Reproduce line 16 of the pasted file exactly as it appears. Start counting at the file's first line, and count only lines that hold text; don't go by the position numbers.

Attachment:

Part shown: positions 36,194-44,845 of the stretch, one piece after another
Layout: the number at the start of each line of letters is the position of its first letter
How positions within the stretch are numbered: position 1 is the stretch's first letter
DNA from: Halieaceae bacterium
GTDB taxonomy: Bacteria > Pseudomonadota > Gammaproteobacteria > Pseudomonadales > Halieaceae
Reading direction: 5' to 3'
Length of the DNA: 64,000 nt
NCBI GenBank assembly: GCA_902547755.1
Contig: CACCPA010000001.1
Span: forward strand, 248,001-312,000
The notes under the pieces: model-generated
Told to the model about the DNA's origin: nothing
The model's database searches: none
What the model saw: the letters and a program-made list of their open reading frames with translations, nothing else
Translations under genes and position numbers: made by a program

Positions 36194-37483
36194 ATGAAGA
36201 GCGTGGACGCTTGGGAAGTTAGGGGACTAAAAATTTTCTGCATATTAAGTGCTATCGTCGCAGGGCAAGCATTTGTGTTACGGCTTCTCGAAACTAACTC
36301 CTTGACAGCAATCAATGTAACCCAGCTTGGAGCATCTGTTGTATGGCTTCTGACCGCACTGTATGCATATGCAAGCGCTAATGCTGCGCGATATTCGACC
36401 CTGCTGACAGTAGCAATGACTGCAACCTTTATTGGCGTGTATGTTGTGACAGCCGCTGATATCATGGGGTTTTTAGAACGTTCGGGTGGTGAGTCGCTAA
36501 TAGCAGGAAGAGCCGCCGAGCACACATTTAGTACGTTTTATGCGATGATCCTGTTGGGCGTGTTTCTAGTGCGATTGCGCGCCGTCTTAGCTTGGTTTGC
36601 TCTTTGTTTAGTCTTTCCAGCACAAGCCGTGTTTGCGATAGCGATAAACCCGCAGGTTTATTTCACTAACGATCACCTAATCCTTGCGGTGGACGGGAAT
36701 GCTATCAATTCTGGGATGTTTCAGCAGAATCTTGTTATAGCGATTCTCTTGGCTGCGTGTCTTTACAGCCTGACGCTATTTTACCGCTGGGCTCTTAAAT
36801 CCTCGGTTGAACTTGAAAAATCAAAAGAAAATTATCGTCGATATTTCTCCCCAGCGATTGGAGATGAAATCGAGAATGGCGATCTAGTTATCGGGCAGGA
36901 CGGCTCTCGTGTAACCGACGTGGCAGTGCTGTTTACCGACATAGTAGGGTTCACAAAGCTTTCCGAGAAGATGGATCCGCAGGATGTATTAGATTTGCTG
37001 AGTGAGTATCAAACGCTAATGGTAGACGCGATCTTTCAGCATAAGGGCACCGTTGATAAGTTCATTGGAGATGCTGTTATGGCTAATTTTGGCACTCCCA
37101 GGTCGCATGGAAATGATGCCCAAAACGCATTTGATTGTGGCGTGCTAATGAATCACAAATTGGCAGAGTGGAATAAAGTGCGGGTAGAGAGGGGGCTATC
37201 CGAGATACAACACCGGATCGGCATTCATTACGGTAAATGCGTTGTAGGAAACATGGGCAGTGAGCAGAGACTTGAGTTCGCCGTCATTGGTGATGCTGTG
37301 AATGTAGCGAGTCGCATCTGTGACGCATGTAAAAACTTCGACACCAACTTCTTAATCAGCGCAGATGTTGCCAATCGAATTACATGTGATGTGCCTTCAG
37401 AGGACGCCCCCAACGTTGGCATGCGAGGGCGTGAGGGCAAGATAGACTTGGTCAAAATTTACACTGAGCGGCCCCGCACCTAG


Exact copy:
Positions 36194-37483